Working in Tanzania

Although one of the poorest countries in the world, Tanzania is emerging as one of the fastest growing economies in Africa and there are opportunities for those looking to live and work there. 

Expats moving to Tanzania are likely to do so as part of a corporate relocation within their existing company or go there to take up a position within the NGO sector. Expat salaries are unlikely to reach the levels of other African hardship destinations, such as Nigeria or Angola, but expats working in Tanzania are likely to enjoy a rewarding cultural experience in a friendly and welcoming environment. 


Job market in Tanzania

Agriculture is the backbone of Tanzania’s economy, employing around 80 percent of the population. Tourism is another major economic sector, while mining is another important contributor to the Tanzanian economy. Manufacturing and services, although small, are also key sources of employment in the country.

While Dar es Salaam, as the home of the country’s largest seaport, is the most important centre of economic activity in Tanzania, other major areas that attract foreign employees include Arusha and the capital, Dodoma. 


Finding a job in Tanzania

Expats may be able to find job opportunities in Tanzania online, and should also consider consulting with local recruitment agencies. Those looking for work in Tanzania are likely to find opportunities in the tourism or mining sectors, while a significant proportion of foreigners also work in the NGO sector. Teaching English is another option for those seeking employment in this East African country. 

Although it’s not essential to speak Swahili, learning at least a few key phrases of the local language will go a long way when looking for work or earning the respect of Tanzanian colleagues.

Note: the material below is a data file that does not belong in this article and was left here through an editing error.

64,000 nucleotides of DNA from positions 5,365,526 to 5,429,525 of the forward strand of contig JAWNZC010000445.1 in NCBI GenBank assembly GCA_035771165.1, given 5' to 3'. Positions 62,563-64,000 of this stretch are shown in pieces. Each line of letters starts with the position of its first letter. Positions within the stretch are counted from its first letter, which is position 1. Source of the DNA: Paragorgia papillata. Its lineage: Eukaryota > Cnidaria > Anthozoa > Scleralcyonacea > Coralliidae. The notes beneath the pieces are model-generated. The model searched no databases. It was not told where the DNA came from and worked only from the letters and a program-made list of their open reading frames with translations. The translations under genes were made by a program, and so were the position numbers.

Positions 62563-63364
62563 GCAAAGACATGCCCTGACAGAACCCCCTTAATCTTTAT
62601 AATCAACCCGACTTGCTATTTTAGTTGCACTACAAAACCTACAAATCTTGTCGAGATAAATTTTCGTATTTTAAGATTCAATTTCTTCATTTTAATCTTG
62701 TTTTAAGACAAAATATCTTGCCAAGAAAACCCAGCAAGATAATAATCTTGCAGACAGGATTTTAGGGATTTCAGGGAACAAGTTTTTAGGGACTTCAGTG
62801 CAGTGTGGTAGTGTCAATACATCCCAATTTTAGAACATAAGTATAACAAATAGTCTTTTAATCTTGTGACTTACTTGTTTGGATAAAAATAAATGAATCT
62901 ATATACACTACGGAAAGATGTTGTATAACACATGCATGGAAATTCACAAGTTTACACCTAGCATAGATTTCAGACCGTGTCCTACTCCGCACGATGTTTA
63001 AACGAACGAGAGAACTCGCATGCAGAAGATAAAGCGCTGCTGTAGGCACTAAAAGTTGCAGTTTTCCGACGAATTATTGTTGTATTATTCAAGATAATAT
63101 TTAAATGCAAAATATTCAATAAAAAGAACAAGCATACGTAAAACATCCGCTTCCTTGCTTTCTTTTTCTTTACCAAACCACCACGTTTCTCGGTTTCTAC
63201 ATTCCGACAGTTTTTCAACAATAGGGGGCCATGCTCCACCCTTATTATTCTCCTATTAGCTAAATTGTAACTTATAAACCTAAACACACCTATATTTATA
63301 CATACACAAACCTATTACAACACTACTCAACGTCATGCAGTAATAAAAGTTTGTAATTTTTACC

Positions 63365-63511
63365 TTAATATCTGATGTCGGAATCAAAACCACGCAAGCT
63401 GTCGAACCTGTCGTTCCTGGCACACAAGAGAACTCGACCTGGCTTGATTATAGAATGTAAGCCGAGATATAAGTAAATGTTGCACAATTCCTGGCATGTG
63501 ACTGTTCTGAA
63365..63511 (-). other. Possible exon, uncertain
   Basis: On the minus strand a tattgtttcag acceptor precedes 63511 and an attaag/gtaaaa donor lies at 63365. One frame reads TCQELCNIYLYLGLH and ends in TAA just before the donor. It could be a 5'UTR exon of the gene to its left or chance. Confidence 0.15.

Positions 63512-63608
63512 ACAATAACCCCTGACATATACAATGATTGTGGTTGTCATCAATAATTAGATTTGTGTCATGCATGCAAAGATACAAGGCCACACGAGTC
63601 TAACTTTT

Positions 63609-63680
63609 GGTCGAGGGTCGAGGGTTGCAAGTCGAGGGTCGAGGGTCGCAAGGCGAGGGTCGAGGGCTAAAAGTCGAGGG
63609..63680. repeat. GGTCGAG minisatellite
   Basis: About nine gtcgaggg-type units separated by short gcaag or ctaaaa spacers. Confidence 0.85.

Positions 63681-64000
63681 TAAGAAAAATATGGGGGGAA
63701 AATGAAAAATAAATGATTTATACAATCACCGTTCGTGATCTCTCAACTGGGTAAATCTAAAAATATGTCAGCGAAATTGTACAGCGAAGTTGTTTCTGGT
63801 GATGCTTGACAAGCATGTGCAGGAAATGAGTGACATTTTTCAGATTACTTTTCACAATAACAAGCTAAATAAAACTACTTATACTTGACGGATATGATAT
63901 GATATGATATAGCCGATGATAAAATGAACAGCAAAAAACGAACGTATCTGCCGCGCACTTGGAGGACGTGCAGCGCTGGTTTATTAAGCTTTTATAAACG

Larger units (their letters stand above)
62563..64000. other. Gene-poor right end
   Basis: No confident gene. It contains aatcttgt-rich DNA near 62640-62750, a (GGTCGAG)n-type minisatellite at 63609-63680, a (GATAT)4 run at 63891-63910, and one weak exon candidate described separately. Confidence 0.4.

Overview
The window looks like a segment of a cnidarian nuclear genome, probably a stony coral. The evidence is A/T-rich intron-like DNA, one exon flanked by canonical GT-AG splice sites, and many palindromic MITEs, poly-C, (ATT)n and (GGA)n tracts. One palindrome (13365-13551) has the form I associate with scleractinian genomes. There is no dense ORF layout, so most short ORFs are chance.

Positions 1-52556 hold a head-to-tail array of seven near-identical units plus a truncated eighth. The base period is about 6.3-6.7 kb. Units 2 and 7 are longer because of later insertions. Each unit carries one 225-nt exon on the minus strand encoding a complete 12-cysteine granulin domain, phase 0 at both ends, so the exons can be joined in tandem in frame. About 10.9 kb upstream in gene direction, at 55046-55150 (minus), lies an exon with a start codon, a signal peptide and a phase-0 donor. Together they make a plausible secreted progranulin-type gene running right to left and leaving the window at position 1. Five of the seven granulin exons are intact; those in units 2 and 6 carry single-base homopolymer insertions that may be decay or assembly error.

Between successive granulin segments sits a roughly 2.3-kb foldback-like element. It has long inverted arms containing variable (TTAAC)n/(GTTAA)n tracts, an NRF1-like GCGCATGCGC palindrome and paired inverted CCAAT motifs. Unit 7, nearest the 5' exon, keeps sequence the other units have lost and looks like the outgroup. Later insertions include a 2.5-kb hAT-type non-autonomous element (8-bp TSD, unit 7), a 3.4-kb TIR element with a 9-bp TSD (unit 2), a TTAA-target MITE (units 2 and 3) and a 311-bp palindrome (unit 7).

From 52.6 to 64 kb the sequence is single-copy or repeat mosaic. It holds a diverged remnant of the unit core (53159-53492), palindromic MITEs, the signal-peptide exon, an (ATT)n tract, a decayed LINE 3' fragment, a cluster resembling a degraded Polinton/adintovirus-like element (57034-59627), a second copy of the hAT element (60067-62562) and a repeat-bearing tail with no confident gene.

Work culture in Tanzania

The working environment in Tanzania is generally a friendly one, although expats may take a while to adjust to the cultural changes.

Business structures are hierarchical and status is revered. Business decisions are therefore made from the top down and subordinates hesitate to question their manager’s authority. This may take some getting used to for those moving from a more egalitarian society. Decision-making can also be a drawn-out process as Tanzanians are not direct in their communication style, preferring to not give an outright yes or no to a question. Expats therefore need to learn to exercise patience when working in Tanzania.

Although Swahili is the official language, English is the dominant language of business in Tanzania, especially in the main cities. Arabic is also commonly spoken in the predominantly Islamic archipelago of Zanzibar.

Networking and building meaningful relationships is also crucial to successful business in Tanzania, and it’s important to always be respectful and courteous to business associates in order to avoid causing anyone to “lose face”. 

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Aetna International

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